a server. The goal was for them to engage in a protocol such that after the protocol was completed, they would each hold a session key that is known to nobody but the two of them. Our model is designed for the problem of distributed authenticated key exchange (dake) between a client and k servers. The goal is for them to engage in a protocol such that after the protocol is completed, the client would hold k session keys, one being shared with each server, such that the session key shared between the client and a given server is known to nobody but the two of them, even if up to k − 1 other servers were to conspire together. Note that this definition is in some sense optimized for the case when the servers do not misbehave. The client simply contacts any k servers and runs the protocol. If fewer than k servers do not perform the protocol honestly, then at least one uncompromised server will notice this, and the protocol will fail. This problem may be resolved in many ways, the simplest being the client iteratively trying different sets of k servers. Eventually, of course, the system must determine the compromised servers and reset the system, possibly using techniques from proactive security [30, 29]. These issues are beyond the scope of this paper. Here we focus on the basic protocol. Remark 2.1 The way we have defined dake, the client ends up with k shared keys, while the goal of a standard authenticated key exchange is for the client to end up with a single key shared with a server it wishes to communicate with. There are alternative definitions that would more closely mimic this. However, we feel our definition is more general, since once the client can securely communicate with k servers, it can use this not only to enable secure communication with any other desired server, but to enable any desired cryptographic functionality. For instance, a secure dake protocol allows for secure downloadable credentials, by, e.g., having the servers store an encrypted credentials file with a decryption key stored using a threshold scheme among them, and then having each send a partial decryption of the credentials file to the client, encrypted with the session key it shares with the client. (To deal with compromised servers, one could require each server to also send a zero-knowledge proof that it performed its partial decryption correctly.) Note that the credentials are secure in a threshold sense: fewer than the given threshold of servers are unable to obtain the credentials. Once the client has securely downloaded its credentials (for instance, it could download its certified public key and the associated private key), it can use these credentials to set up secure communication with another server, or perhaps sign messages, or perform other cryptographic operations. Details of these applications are beyond the scope of this paper. In the following, we will assume some familiarity with the model of [1]. Protocol participants. We have two types of protocol participants: clients and servers. Let def ID = Clients ∪ Servers be a non-empty set of protocol participants, or principals. We assume Servers consists of n servers, denoted {S1 , . . . , Sn }, and that these servers are meant to cooperate in authenticating a client.4 Each client C ∈ Clients has a secret password πC , and each server S ∈ Servers has a vector πS = [πS [C]]C∈Clients . Entry πS [C] is the password record. Let Password C be a (possibly small) set from which passwords for client C are selected. We will assume R that πC ← Password C (but our results easily extend to other password distributions). Clients and servers are modeled as probabilistic poly-time algorithms with an input tape and an output tape. Execution of the protocol. A protocol P is an algorithm that determines how principals behave in response to inputs from their environment. In the real world, each principal is able to execute 4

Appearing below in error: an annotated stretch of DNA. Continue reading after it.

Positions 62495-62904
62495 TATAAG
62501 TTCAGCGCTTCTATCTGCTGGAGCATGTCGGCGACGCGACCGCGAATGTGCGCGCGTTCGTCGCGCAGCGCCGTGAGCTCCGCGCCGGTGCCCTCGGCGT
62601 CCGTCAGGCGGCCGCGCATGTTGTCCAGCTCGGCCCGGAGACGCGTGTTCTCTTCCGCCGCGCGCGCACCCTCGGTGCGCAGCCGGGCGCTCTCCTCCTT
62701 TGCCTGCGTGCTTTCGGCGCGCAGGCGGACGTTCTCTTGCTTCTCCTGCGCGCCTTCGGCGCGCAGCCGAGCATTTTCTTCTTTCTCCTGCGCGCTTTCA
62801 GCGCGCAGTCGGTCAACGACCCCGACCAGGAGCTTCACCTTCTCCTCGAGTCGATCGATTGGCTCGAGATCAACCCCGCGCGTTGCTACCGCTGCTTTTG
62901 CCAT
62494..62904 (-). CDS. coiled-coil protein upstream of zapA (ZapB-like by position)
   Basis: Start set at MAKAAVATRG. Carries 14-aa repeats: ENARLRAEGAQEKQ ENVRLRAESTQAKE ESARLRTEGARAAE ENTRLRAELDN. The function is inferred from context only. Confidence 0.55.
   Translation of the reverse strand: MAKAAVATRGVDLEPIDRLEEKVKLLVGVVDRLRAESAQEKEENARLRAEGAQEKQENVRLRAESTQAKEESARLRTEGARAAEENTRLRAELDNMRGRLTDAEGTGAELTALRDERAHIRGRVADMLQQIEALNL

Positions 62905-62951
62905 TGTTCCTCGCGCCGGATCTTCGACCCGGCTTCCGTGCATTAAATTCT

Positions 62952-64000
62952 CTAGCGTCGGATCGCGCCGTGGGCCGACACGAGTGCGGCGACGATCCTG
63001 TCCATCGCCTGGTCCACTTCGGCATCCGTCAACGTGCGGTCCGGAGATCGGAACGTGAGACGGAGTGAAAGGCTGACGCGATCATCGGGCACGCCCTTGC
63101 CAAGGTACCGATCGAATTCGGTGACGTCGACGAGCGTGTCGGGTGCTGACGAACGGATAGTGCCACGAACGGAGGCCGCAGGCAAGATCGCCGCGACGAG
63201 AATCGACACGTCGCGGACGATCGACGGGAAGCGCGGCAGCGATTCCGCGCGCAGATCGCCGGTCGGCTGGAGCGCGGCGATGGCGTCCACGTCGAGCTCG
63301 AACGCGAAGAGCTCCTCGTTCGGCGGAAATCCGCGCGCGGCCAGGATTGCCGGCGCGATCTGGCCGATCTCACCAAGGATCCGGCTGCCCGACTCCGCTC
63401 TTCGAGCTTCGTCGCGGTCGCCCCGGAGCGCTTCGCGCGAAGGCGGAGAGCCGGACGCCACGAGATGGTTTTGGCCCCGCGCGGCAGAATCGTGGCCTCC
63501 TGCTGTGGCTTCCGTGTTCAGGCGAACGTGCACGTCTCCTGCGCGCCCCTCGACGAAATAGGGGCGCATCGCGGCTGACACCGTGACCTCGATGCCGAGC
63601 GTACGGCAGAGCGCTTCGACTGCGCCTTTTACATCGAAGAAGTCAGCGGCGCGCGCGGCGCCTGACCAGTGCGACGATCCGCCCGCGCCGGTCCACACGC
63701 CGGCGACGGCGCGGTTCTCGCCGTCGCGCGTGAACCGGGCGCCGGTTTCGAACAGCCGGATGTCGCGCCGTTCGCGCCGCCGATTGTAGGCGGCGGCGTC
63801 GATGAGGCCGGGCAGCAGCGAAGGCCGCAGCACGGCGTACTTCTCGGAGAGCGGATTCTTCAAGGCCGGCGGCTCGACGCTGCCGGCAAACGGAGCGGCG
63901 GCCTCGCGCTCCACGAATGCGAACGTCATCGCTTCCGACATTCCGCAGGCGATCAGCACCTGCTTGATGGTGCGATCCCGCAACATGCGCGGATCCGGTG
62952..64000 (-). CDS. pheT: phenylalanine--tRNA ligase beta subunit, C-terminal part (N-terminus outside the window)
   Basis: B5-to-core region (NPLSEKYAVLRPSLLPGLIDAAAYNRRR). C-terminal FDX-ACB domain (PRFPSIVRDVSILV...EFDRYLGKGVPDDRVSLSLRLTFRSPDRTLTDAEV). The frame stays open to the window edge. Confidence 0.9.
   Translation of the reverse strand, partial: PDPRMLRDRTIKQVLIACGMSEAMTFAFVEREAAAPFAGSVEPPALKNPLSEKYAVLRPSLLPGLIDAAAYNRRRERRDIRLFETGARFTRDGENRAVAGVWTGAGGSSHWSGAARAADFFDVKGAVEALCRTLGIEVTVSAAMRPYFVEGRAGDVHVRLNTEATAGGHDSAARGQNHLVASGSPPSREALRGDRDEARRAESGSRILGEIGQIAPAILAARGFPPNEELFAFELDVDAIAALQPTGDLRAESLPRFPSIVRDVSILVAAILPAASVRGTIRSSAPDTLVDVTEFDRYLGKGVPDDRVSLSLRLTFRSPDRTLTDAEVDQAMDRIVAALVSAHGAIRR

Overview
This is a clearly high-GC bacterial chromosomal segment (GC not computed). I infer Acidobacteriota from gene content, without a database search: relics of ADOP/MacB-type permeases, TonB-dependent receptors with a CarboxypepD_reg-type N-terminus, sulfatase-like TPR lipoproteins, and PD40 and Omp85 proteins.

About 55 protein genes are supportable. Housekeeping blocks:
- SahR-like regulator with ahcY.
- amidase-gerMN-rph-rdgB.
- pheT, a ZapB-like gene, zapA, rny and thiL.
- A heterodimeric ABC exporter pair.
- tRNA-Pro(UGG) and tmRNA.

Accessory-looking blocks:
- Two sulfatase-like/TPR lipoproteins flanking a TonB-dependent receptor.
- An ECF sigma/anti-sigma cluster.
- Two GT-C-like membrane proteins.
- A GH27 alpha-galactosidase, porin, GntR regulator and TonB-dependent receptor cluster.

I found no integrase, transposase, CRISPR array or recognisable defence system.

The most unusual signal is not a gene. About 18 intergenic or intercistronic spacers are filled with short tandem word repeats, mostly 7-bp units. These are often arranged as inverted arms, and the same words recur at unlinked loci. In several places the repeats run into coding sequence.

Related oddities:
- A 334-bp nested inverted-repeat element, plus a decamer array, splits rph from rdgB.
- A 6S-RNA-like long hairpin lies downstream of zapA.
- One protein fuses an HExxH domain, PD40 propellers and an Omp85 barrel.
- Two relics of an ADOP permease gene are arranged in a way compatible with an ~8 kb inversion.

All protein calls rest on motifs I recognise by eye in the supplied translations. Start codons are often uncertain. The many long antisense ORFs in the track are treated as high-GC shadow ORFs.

Our model could be extended to have multiple sets of servers, but for clarity of presentation we omit this extension.

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P multiple times with different partners, and we model this by allowing an unlimited number of instances of each principal. Instance i of principal U ∈ ID is denoted ΠU i . To describe the security of the protocol, we assume there is an adversary A that has complete control over the environment (mainly, the network), and thus provides the inputs to instances of principals. (Note in particular that we do not assume the communication between any parties is authenticated or private, even between servers.) We will further assume the network (i.e., A) performs aggregation and broadcast functions.5 In practice, on a point-to-point network, the protocol implementor would most likely have to implement these functionalities in some way, perhaps using a single intermediate (untrusted) node to aggregate and broadcast messages6 . Formally, the adversary is a probabilistic algorithm with a distinguished query tape. Queries written to this tape are responded to by principals according to P ; the allowed queries are formally defined in [1] and summarized here (with slight modifications for multiple servers): Send (U, i, M ): causes message M to be sent to instance ΠU i . The instance computes what the protocol says to, state is updated, and the output message is given to A. If this query causes ΠU i to accept or terminate, this will also be shown to A. To initiate a session between client C and a set of servers, the adversary should send a message containing a set I of k indices of servers in Servers to an unused instance of C. Execute (C, i, ((Sj1 , j1 ), . . . , (Sjk , jk ))): causes P to be executed to completion between ΠC i (where Sj